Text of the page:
Last month a report from the House Subcommittee on National Security and Foreign Affairs, chaired by John Tierney (D-MA,) concluded definitively that up to 20 percent of funds for contracts to transport U.S. military supplies are knowingly and systematically paid to insurgents in “protection money” in order to avoid Taliban attack. The report confirms that knowledge of the practice is widespread and well-documented up the chain of command, due not least to private contractors themselves reporting to the military that massive extortion payments were being paid to insurgents through warlord intermediaries who control almost every stretch of key road and highway. The report states:

HNT Contractors Warned the Department of Defense About Protection Payments for Safe Passage to No Avail….While military officials acknowledged receiving the warnings, these concerns were never appropriately addressed.

Even Secretary of State Hillary Clinton admits that a large percentage of this “protection money” goes to fund the Taliban. As she testified to Congress seven months ago:

“You offload a ship in Karachi and by the time whatever it is – you know, muffins for our soldiers’ breakfasts or anti-IED equipment – gets to where we’re headed, it goes through a lot of hands. And one of the major sources of funding for the Taliban is the protection money.”

The sums involved are staggering. To quote Lopez again, paraphrasing the House Subcommittee report:

The magnitude of the Department of Defense funds going to the insurgency, which inevitably pays for massive quantities of weapons, explosives, and fighters’ salaries, may equal or exceed the amount gained by the Taliban from the opium trade. The report places the range taken in from truck convoy protection payments at between $100 million to $400 million per year. Taliban profits from the opium business are estimated at around $300 million per year.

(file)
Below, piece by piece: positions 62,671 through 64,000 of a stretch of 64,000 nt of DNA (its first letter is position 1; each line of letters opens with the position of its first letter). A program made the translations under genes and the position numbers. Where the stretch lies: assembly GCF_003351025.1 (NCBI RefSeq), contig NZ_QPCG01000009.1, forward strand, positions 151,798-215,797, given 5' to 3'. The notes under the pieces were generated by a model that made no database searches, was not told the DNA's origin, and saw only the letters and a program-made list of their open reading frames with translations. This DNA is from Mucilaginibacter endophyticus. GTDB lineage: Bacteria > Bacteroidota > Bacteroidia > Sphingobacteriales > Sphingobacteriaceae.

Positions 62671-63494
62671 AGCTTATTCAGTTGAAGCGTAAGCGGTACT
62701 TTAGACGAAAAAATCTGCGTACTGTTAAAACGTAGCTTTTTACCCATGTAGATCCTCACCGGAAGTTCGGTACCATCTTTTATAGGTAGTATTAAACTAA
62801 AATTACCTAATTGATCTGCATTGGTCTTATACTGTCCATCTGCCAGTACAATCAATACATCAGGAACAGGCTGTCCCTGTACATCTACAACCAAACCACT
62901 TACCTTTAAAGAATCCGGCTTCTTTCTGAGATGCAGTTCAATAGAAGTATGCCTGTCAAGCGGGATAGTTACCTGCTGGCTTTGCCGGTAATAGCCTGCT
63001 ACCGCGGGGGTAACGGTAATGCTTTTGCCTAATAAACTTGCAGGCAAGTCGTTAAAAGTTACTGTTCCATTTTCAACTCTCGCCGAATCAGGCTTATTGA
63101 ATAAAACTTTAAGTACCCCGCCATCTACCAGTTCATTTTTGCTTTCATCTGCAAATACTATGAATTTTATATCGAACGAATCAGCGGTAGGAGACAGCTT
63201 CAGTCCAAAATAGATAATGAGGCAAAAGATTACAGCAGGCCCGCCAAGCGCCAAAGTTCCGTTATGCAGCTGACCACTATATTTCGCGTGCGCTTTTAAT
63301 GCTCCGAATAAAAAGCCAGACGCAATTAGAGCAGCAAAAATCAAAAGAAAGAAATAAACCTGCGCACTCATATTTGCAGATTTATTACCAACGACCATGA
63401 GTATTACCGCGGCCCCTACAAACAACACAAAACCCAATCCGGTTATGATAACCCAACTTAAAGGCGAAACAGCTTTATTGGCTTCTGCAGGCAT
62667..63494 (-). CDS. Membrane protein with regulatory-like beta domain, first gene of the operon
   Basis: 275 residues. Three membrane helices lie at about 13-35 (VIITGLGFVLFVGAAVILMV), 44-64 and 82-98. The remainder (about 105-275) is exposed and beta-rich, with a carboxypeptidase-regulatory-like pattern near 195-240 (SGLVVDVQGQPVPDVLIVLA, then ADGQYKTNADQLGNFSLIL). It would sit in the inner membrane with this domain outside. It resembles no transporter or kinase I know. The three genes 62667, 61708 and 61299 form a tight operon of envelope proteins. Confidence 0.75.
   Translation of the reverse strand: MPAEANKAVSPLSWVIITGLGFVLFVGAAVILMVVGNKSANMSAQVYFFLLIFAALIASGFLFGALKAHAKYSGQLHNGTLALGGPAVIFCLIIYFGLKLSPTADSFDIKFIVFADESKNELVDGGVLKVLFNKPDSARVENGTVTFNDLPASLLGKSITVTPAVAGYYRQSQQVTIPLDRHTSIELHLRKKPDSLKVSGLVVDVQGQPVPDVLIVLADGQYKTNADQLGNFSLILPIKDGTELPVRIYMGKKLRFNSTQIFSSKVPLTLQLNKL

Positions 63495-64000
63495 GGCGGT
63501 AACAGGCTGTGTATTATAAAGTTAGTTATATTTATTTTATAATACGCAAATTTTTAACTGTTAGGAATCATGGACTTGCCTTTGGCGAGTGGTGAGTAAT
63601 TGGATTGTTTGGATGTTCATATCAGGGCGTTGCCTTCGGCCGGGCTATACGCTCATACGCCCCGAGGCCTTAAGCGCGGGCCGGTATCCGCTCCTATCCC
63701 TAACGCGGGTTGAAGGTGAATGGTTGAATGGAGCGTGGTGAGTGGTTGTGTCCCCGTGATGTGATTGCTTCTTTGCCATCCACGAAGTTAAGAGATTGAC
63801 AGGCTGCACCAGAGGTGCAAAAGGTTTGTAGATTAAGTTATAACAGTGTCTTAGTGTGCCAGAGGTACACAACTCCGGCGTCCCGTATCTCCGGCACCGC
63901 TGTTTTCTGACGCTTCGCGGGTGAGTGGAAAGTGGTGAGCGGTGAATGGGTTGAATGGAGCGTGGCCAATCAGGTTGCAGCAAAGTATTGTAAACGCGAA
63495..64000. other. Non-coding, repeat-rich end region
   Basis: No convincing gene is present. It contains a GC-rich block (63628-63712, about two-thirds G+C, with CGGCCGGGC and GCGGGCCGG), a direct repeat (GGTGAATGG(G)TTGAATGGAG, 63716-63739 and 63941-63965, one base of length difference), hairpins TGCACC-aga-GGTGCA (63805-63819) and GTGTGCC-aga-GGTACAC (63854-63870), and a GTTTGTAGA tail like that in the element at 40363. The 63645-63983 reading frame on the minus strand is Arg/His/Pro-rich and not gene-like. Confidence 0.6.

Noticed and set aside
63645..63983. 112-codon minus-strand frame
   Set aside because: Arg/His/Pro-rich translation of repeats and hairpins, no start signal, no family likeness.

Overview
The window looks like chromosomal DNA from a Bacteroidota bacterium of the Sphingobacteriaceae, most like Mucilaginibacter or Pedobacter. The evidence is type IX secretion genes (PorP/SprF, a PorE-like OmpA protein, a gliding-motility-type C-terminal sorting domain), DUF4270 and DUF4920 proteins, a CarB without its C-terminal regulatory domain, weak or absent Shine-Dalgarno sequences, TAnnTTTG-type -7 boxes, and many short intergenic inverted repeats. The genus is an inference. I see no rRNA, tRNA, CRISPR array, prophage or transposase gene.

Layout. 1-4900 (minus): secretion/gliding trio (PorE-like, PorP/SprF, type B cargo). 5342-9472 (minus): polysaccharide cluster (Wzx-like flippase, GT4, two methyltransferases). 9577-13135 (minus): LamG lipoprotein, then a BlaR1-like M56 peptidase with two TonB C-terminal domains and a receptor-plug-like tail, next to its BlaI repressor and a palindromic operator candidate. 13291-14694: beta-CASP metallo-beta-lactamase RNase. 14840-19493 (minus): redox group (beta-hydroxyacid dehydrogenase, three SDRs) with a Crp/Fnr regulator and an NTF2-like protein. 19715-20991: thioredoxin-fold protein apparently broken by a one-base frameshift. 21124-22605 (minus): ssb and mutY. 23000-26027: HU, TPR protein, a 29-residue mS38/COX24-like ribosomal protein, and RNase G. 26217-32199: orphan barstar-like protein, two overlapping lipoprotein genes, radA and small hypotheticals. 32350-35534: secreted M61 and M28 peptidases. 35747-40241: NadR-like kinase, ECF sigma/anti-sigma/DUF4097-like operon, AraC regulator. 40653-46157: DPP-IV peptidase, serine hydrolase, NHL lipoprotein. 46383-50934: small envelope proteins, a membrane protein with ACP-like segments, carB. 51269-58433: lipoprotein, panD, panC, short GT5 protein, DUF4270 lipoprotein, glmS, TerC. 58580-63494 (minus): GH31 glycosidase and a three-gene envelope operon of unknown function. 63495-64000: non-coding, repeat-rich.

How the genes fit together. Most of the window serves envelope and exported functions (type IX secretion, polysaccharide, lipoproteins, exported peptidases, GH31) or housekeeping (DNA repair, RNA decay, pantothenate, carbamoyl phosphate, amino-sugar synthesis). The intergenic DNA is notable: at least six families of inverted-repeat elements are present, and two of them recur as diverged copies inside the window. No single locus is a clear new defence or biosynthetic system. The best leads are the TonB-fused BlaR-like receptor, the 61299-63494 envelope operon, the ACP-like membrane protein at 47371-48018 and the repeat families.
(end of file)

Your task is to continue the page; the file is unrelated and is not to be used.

The government’s whining about the dangers caused by the leaks is nothing but crocodile tears. Demonizing WikiLeaks is a classic case of projection by now a second administration in complete denial regarding its hubris, incompetence, and indifference to human suffering.

13 thoughts on “Did WikiLeaks Endanger Lives?

  1. Im saddened by the high level of impunity among American leaders and many US citizens who think the war crimes committed in the name of fighting terrorism should be justified in whatever way they can. Bradley was and has been brave enough to expose the evils that America and other western powers are engaged in against innocent people. Shame on them who pretend to promote human rights when in the dark they do the opposite. Im sure the leaking is such bad information will in future save many lives when those in leadership and military start to act responsibly for fear of being exposed. Bravo Bradley, you are the real promoter of human rights.

  2. The U.S. military has – yet again! – endangered more lives. Had it behaved ethically and professionally – or, at least, tried to – this leak would never have been made.

    The military is to blame for any further deaths.

  3. When Bush invaded Iraq, how many Americans thought about the innocent civilians that were going to die? Bush got over 70% approval ratings at the start of the invasion.

    When “The Lancet” published a study stating that hundreds of thousands of Iraqis had died as a direct and indirect consequence of the invasion, the corporate media pooh-poohed it. Again, a complete lack of concern for Iraqi lives.